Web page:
Finnish operator DNA holds the crown for carrying the most mobile data traffic per user in the world, a new report has claimed.
According to a study by research firm tEfficient, DNA users generated an average of 3.5GB per month in 2014, followed by rival Finnish operator Elisa with 2.9GB.
The report claimed that as a result, Finland is the top country in the world in terms of mobile data usage, beating the USA, South Korea and Japan, which all “followed closely”.
The reason for Finland’s high performance is due to the country’s rapid adoption of LTE technologies, the report said, where operators have been quick to deploy large 4G networks despite the late licensing of 800MHz spectrum in Finland.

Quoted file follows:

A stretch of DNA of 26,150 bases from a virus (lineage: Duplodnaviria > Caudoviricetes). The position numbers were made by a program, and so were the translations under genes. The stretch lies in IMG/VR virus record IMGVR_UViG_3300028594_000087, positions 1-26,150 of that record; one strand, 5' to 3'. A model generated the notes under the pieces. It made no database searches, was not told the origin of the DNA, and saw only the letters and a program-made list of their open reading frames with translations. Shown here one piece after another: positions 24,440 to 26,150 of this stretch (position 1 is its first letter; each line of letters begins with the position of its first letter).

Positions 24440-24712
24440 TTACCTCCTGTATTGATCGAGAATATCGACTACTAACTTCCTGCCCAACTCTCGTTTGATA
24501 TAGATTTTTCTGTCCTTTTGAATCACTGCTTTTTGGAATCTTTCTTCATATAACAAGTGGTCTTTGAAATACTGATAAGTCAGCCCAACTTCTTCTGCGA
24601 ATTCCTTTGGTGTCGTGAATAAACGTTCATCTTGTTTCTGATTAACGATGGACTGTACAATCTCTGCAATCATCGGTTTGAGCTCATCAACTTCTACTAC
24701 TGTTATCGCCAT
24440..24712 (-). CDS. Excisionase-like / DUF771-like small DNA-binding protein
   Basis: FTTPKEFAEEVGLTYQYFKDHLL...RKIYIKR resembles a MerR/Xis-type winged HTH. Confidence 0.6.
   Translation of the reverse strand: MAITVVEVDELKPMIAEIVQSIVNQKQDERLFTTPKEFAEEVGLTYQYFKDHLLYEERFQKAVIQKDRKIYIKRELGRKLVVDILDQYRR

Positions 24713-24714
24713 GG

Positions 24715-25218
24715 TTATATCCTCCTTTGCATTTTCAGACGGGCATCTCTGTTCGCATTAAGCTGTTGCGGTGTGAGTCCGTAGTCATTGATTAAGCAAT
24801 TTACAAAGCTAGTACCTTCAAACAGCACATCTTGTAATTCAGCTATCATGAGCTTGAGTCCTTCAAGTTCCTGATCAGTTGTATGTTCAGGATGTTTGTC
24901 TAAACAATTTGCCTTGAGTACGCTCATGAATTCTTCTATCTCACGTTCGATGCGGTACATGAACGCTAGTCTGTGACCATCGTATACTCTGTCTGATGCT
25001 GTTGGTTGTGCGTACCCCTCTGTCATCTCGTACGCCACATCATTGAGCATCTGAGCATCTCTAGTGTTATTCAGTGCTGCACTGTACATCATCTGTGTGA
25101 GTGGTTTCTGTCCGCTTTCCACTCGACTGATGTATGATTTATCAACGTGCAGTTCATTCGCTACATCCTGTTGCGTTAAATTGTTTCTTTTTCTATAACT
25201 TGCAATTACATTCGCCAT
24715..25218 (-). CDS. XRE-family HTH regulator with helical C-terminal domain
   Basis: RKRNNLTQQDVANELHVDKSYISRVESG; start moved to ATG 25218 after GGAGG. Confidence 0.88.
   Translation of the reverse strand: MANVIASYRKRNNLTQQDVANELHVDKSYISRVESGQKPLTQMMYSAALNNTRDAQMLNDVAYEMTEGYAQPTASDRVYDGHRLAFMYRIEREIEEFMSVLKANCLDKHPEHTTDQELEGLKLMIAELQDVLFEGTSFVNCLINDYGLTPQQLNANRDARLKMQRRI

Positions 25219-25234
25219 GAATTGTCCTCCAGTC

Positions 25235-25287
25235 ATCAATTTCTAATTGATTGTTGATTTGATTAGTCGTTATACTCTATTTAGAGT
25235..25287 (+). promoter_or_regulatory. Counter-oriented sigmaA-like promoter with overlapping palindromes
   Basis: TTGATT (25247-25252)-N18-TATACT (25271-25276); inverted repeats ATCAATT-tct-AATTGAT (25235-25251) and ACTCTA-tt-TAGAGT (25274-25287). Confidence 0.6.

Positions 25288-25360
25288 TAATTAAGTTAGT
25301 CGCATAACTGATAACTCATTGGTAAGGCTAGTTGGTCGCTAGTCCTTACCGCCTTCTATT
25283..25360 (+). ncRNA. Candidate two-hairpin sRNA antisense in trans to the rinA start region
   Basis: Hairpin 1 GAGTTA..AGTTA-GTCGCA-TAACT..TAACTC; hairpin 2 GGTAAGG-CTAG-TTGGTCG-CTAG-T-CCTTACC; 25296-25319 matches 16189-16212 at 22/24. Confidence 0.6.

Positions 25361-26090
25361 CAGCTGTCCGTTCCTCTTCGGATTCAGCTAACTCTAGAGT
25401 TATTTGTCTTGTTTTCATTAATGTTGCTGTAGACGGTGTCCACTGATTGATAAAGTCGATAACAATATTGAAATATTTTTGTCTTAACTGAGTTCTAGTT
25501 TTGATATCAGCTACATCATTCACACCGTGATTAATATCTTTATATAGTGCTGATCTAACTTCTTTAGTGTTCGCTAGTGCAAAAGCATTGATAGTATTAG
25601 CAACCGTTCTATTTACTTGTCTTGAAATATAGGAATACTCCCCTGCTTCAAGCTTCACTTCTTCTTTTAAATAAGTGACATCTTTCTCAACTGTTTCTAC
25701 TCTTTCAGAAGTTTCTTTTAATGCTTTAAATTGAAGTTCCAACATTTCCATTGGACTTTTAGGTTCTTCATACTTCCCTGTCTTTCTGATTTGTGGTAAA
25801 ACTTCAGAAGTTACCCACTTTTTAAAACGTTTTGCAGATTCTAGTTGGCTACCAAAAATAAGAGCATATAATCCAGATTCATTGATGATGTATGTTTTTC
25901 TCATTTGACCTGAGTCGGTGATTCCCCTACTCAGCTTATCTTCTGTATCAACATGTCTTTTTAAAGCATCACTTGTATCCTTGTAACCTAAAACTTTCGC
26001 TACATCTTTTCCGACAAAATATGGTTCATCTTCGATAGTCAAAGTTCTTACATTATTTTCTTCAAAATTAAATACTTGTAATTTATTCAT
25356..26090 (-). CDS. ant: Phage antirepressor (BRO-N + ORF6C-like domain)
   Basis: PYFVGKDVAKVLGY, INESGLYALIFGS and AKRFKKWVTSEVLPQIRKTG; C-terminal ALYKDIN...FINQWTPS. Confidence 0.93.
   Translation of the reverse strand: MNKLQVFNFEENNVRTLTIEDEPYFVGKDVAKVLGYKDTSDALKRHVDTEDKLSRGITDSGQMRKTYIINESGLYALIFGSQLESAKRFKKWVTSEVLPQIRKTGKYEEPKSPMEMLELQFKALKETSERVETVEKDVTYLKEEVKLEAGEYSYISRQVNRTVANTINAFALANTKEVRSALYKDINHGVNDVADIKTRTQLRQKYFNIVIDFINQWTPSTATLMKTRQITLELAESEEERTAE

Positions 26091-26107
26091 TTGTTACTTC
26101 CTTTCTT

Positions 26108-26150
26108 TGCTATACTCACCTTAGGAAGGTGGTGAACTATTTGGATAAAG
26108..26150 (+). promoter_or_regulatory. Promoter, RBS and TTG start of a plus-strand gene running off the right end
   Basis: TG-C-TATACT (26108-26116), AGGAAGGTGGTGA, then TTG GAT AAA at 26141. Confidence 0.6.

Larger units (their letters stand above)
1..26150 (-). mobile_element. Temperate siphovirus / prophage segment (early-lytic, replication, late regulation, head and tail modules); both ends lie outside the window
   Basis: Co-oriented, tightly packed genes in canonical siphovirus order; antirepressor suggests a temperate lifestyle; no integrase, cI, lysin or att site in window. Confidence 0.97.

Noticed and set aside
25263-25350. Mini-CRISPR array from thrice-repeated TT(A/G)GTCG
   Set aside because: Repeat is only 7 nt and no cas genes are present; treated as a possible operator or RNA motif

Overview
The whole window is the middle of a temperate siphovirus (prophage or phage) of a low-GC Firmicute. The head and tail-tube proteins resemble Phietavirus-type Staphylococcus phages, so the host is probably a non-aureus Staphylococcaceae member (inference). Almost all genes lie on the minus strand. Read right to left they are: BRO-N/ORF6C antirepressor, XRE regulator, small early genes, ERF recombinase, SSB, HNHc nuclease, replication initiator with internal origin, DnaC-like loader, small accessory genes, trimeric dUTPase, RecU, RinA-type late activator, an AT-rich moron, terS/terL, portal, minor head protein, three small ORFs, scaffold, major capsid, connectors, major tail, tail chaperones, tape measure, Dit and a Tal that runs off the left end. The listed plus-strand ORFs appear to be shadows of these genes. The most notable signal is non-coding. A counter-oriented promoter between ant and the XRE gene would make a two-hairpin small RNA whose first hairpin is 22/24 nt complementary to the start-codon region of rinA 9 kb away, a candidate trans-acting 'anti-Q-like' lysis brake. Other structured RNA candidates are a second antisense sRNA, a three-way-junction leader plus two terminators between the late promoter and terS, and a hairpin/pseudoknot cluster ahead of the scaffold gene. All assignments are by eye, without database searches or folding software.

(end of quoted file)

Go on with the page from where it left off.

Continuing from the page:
Mika Husso, DNA’s Mobile Broadband Business Manager, said: “We have invested heavily in network quality and speed. Services and applications have become more diverse. As an example, smart phones are increasingly used for watching television.
“New services require faster data transfer speeds and signify also growth in mobile data traffic. This emphasises the significance of the 4G network.”
The study revealed that 4G handset adoption was also high in Finland, which is “one of the very few countries” in the world to offer unlimited data plans. tEfficient said that while Finnish mobile operators were not able to directly monetise all mobile data traffic, they had been successful cashing in on “throughput tiers” as subscribers upgrade for faster data speeds.
Frederik Jungermann, author of the tEfficient report, said: “Finnish operators monetise on throughput tiers and so far they have been able to live well on customers’ willingness to upgrade to higher speed tiers.”
However, he warned: “Capitalising on the 3G to 4G shift is one thing, but how many customers will care [about] upgrading from 4G to LTE-A?”